Opinion

No ‘creative’ accounting in Budget, please

Govind Bhattacharjee | Updated on January 23, 2020

With debt reaching alarming levels, the FM should look to curb populist expenditure and set up an independent Fiscal Council

In a few days’ time, the Finance Minister will present the Budget and she will possibly try to paint as rosy a picture of the economy as possible. No one expects her to produce miracles when the economy is nosediving, but the least one expects is an honest and transparent Budget that does not hide more than it reveals.

The reliability of Budget estimates has always been poor. The gross fiscal deficit (GFD) projected in the Budgets continues to be hugely understated due to the government’s off-Budget borrowings, which, despite their serious fiscal consequences, do not enter the GFD calculations. As pointed out by the CAG in Report No. 20 of 2018, the government had used this, along with some creative accounting, to understate the GFD by about 2 per cent of GDP in FY17, that is, more than ₹3 lakh crore, when it was shown to be 3.5 per cent of GDP.

Attempts at window-dressing the Budget is nothing new in India, and overstating revenue estimates and understating the expenditure estimates have long been a disturbing feature not only of Union Budgets but equally of State Budgets. This is done by a combination of many ingenious strategies.

First, by taking advantage of the cash basis of government accounting, payment of subsidy to FCI, a committed revenue expenditure for the current year, is delayed and carried over to the next year through special banking arrangements. This affects the cash flow of the FCI, forcing it to borrow and making the subsidy much more costlier. In the process, the deficit of the government is passed on to FCI.

State entities bear the brunt

Second, state-owned enterprises are made to finance Central schemes through their own borrowings guaranteed by the government, instead of the government directly financing these through its Budget. Thus the Accelerated Irrigation Benefits Programme was financed by NABARD, and capital projects in the rail and power sectors were financed by Indian Railway Finance Corporation and the Power Finance Corporation, respectively.

Third, some payments like railway freight for the next year are collected in advance from public sector units such as Coal India and NTPC as current receipts. Such manipulation of Budget figures is frowned upon by international credit rating agencies with consequent impact on the foreign investment flows into India.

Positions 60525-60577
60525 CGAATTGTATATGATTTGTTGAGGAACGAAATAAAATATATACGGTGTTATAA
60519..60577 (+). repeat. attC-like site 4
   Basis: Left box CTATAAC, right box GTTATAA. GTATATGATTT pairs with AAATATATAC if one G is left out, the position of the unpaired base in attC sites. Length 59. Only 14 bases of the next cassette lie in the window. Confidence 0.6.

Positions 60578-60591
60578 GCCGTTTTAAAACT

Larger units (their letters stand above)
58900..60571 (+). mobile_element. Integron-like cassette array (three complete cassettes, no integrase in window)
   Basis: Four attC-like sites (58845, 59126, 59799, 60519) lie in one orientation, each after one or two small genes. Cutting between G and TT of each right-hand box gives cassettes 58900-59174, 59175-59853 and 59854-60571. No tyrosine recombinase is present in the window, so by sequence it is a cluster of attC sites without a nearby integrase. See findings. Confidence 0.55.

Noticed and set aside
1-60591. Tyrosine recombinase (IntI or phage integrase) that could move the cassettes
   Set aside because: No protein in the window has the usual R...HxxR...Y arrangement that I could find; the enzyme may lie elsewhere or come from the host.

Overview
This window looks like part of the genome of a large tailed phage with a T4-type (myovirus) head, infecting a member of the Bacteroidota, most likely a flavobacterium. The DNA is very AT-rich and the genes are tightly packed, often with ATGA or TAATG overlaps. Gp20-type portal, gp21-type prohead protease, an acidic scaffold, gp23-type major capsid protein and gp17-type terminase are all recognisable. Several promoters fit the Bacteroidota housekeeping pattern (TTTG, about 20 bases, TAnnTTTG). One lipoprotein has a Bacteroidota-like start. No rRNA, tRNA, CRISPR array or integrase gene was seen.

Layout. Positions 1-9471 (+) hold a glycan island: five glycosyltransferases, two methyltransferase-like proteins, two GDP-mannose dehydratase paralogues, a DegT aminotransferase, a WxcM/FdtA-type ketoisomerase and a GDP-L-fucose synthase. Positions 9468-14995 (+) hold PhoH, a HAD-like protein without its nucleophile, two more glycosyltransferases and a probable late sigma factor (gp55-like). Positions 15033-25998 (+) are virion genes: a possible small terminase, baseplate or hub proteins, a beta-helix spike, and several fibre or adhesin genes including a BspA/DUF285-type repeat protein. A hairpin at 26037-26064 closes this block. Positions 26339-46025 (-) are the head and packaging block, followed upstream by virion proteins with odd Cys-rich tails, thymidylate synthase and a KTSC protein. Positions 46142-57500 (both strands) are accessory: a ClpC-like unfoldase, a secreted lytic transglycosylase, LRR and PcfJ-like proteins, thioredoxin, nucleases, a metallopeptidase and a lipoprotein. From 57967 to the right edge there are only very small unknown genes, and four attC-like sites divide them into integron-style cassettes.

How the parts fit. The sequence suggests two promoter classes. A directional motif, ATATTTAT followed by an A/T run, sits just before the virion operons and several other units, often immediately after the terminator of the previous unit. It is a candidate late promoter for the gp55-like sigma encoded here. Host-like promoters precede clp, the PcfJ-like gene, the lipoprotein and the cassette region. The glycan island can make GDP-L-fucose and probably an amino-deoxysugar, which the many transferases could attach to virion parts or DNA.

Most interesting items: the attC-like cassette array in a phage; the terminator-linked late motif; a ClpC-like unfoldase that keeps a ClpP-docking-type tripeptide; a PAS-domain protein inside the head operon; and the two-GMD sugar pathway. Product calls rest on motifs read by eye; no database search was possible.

Higher deficit means higher borrowings, which are made not only in the Consolidated Fund but also in the Public Account of India. The CAG had pointed out that the Public Account liability was understated by ₹7.6 lakh crore (4.9 per cent of GDP) in 2016-17. With an outstanding liability exceeding ₹85 lakh crore or 45 per cent of the GDP in 2018-19, debt is a serious problem facing the economy. Articles 292 and 293 of the Constitution mandate that the Central and State governments, respectively, enact laws imposing limits on their borrowings. But till now neither the Centre nor any State has enacted any such law.

The only way to protect the nation’s fisc from political expediency is to set rules backed by an independent Fiscal Council; more than 90 countries have done this. The Fiscal Responsibility and Budget Management Act (FRBMA) of 2003, which mandated the GFD be reduced to 3 per cent by 2008-09 along with targets for revenue deficit and outstanding liabilities, qualified as a fiscal rule till 2009.

But governments showed no interest in curtailing their populist expenditure; hence the FRBMA was amended repeatedly, deferring the targets. An artificial concept of ‘effective revenue deficit’ was introduced in the 2011-12 Budget, deducting grants for creating capital assets from the revenue deficit. This was found to be bogus; the CAG discovered that the expenditure on procurement for maintenance, which had nothing to do with creation of capital assets, was treated as such. The FRBMA 2003 ceased to be a l rule after 2009.

A FRBM Review Committee constituted in 2016 had suggested a set of benchmarks, including reduction of the GFD to 3 per cent and creation of a Fiscal Council. Without acting on its suggestion of Fiscal Council, the government amended the FRBM framework through the Finance Act of 2018, making 3 per cent fiscal deficit as the key operational target to be achieved by FY-21, abolished the effective revenue deficit, and including primary deficit as a new fiscal indicator.

A ceiling of 60 per cent of GDP — 40 per cent for Centre’s and 20 per cent for the States’ debt — by FY-25 was also adopted, with a 5 per cent combined fiscal deficit for the Centre and the States in the medium-term. This is also likely to be junked. In this context, one would want the Finance Minister to present a Budget that depicts all off-Budget borrowings; bring a Constitutional Amendment imposing limits on the borrowing; and announce the creation of an independent Fiscal Council where the government representatives would not constitute a majority.

The writer is former DG ,CAG’s office

Published on January 23, 2020

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